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I would like to calculate the frequency of function words in Python/NLTK. I see two ways to go about it :

  • Use Part-Of-Speech tagger and sum up on POS tags which constitute to function words
  • Create a list of function words and perform a simple look up

The catch in the first case is that, my data is noisy and I don't know(for sure) which POS tags constitute as function words. The catch in the second case is I don't have a list and since my data is noisy the lookup won't be accurate.

I would prefer the first to the second or any other example which would throw me more accurate results.

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It's not really clear what you're asking here. If you're asking which approach would be better, you should state that. It seems, however, like you're asking a "show me the codez" type question. You're likely to get a better response if you show what you've tried and explain why it isn't working. If you give some code, you will most likely receive some back. –  Wilduck Apr 28 '11 at 18:21
    
What do you mean by "noisy"? And, what do you mean by "function word"? It might help if you gave an example of a sentence or two from your data, with the function words identified. –  rmalouf Apr 29 '11 at 15:57
    
@rmalouf: the definitions of noisy and function word are context-sensitive, but only mildly so. –  larsmans Apr 30 '11 at 10:26
    
RMALOUF, Noisy data constitutes of data which is informal in nature. Chat/SMS stlye language can constitute noisy data. As far as function words go, they are words with little meaning ( I thought the NLP tag was enough). Do check here: en.wikipedia.org/wiki/Function_word –  Dexter Apr 30 '11 at 21:57
    
I know what noisy data and function words are in general -- I was wondering how specifically your data is noisy and what specifically you meant by function words. And it sounds like your still not entirely clear on what you mean... otherwise it would be easy to determine which POS tags to search for. –  rmalouf May 1 '11 at 2:26

2 Answers 2

up vote 3 down vote accepted

I just used the LIWC English 2007 dictionary ( I paid for the same) and performed a simple lookup as of now. Any other answers are most welcome.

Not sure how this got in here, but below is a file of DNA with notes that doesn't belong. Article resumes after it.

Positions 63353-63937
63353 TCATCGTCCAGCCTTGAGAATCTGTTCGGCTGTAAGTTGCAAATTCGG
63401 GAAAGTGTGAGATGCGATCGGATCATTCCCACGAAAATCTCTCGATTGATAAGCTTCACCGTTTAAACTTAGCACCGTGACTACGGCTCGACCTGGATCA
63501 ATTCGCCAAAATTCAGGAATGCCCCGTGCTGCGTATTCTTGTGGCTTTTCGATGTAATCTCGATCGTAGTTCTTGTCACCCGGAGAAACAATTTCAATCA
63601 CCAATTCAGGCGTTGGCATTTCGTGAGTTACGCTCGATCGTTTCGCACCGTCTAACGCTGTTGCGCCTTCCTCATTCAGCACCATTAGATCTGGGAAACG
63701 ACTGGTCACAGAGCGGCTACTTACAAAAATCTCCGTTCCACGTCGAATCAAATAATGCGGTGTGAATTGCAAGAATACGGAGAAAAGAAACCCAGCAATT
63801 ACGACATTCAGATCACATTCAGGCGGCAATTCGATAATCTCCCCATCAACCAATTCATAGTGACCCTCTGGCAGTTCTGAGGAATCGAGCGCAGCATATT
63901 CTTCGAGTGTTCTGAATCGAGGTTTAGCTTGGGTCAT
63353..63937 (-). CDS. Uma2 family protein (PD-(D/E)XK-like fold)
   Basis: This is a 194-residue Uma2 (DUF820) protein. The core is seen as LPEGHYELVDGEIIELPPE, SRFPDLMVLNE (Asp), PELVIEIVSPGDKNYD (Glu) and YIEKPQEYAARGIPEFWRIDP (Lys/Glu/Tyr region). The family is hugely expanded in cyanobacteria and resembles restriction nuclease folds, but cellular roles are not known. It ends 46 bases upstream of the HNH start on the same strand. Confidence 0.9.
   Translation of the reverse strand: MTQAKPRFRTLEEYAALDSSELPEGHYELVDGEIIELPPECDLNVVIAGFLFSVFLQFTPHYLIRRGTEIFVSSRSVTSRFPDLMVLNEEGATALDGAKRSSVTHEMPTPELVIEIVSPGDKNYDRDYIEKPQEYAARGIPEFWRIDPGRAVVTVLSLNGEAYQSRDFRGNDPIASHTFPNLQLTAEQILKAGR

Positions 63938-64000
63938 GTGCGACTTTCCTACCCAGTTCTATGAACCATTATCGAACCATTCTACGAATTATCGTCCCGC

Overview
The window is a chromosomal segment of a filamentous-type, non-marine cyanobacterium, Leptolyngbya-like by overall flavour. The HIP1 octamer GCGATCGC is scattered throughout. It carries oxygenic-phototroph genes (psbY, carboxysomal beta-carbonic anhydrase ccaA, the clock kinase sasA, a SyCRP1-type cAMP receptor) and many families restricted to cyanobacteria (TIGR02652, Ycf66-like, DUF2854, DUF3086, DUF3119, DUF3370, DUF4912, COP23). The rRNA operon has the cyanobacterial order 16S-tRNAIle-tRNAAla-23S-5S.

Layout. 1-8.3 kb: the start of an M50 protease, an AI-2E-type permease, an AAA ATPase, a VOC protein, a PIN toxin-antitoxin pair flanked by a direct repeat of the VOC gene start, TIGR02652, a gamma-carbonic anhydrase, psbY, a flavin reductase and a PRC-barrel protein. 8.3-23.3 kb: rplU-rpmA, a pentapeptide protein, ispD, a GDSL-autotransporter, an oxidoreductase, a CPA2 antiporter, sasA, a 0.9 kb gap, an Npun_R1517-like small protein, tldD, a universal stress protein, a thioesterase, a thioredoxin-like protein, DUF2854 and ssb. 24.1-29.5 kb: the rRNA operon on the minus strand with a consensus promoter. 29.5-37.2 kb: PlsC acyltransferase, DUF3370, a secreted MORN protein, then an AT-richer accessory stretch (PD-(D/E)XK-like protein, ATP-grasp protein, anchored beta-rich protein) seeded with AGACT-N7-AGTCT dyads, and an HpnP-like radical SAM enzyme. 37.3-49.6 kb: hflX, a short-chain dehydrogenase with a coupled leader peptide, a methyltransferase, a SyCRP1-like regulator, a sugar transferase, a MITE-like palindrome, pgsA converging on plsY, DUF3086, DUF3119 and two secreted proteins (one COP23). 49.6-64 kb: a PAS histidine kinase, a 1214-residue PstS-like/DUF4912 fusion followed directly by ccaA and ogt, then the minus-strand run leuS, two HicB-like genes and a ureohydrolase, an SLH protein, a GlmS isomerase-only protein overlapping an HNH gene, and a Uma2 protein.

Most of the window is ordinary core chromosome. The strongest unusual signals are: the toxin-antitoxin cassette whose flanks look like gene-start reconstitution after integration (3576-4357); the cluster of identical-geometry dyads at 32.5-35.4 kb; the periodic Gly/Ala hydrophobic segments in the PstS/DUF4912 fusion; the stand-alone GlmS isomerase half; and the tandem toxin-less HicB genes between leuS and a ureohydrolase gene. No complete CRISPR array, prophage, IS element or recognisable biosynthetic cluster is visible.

I must say I am a little surprised by the impulsiveness of a couple of answers here. Since, someone asked for code. Here's what I did :

''' Returns frequency of function words '''
def get_func_word_freq(words,funct_words):
    fdist = nltk.FreqDist([funct_word for funct_word in funct_words if funct_word in words]) 
    funct_freq = {}    
    for key,value in fdist.iteritems():
        funct_freq[key] = value
    return funct_freq

''' Read LIWC 2007 English dictionary and extract function words '''
def load_liwc_funct():
    funct_words = set()
    data_file = open(liwc_dict_file, 'rb')
    lines = data_file.readlines()
    for line in lines:
        row = line.rstrip().split("\t")
        if '1' in row:
            if row[0][-1:] == '*' :
                funct_words.add(row[0][:-1])
            else :
                funct_words.add(row[0])
    return list(funct_words)

Anyone who has done some code in python would tell you that performing a look up or extracting words with specific POS tags isn't rocket science. To add, tags(on the question) of NLP(Natural Language Processing) and NLTK(Natural Language ToolKit) should be enough indication to the astute minded.

Anyways, I understand & respect sentiments of people who reply here since most of it is free but I think the least we can do is show a bit of respect to question posters. As it's rightly pointed out help is received when you help others, similarly respect is received when one respect's others.

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You don't know which approach will work until you try. I recommend the first approach though; I've used it with success on very noisy data, where the "sentences" where email subject headers (short texts, not proper sentences) and even the language was unknown (some 85% English; the Cavnar & Trenkle algorithm broke down quickly). Success was defined as increased retrieval performance in a search engine; if you just want to count frequencies, the problem may be easier.

Make sure you use a POS tagger that takes context into account (most do). Inspect the list of words and frequencies you get and maybe eliminate some words that you don't consider function words, or even filter out words that are too long; that will eliminate the false positives.

(Disclaimer: I was using the Stanford POS tagger, not NLTK, so YMMV. I used one of the default models for English, trained, I think, on the Penn Treebank.)

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Larsmans, Thanks for the reply! I just used the LIWC English 2007 dictionary (I paid for the same) and performed a simple lookup as of now. It is giving me pretty decent results. I use the default NLTK POS Tagger which I guess is a Sequentiall Backoff Tagger and works pretty well. The problem with using POS tags though is to identify what POS tags constitute for function words. –  Dexter Apr 30 '11 at 21:52
    
@Denzil: well, certainly not nouns, adjectives and verbs other than auxiliaries. Determiners and pronouns are function words; for adverbs, the situation is more complex. Punctuation marks are function "words" for most purposes except sentiment analysis. –  larsmans Apr 30 '11 at 23:52
    
Larsmans, Thanks. I guess in my case a look up would be the most easiest solution as told in my answer. –  Dexter May 1 '11 at 14:53

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